That Winston Churchill was widely distrusted within his own party and by the British ruling elite when he became prime minister, in May 1940, is well documented. “Seldom can a Prime Minister have taken office with the Establishment … so dubious of the choice and so prepared to find its doubts justified,” wrote the prime minister’s former private secretary, Jock Colville, adding that “within a fortnight all was changed.”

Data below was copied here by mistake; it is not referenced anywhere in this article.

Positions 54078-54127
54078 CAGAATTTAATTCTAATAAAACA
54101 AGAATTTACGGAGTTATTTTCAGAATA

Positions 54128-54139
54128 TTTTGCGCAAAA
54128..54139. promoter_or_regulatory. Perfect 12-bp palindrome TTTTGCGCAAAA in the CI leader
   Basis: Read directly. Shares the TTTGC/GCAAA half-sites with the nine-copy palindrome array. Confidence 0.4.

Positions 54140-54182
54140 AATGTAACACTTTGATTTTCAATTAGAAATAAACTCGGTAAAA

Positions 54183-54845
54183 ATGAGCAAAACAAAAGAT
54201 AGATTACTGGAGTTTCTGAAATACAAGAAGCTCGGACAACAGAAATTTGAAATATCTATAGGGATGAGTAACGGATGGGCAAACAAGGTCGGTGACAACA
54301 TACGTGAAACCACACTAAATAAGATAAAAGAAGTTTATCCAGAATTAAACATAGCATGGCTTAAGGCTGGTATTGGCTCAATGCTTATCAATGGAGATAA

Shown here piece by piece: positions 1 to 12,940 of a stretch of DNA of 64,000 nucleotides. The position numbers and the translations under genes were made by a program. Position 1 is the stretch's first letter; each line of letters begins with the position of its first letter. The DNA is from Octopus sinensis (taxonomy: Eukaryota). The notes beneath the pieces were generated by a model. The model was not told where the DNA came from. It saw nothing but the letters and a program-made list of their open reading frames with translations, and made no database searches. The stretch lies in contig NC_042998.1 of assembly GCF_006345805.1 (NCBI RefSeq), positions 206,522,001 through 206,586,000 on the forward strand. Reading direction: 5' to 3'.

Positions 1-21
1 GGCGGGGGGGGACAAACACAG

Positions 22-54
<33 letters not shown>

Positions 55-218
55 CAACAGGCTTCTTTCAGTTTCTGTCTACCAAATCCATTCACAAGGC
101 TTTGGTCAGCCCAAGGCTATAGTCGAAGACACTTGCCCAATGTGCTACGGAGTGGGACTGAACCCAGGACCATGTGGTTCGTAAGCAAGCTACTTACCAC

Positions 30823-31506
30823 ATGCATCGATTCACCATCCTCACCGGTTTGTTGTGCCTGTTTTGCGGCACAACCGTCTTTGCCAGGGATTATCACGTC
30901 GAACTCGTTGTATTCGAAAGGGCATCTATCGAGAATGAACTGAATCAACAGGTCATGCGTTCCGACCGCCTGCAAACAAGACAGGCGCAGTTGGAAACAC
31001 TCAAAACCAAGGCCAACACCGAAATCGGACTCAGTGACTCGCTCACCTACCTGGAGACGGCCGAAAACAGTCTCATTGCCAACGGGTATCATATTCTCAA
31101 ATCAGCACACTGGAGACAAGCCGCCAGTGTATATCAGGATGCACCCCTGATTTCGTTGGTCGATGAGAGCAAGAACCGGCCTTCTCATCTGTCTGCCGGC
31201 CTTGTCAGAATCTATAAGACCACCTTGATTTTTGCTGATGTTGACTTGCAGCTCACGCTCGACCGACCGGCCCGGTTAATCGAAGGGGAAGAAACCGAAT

The second volume of the unexpurgated diaries of Henry “Chips” Channon, brilliantly edited by Simon Heffer, reveals how far this was from being the case.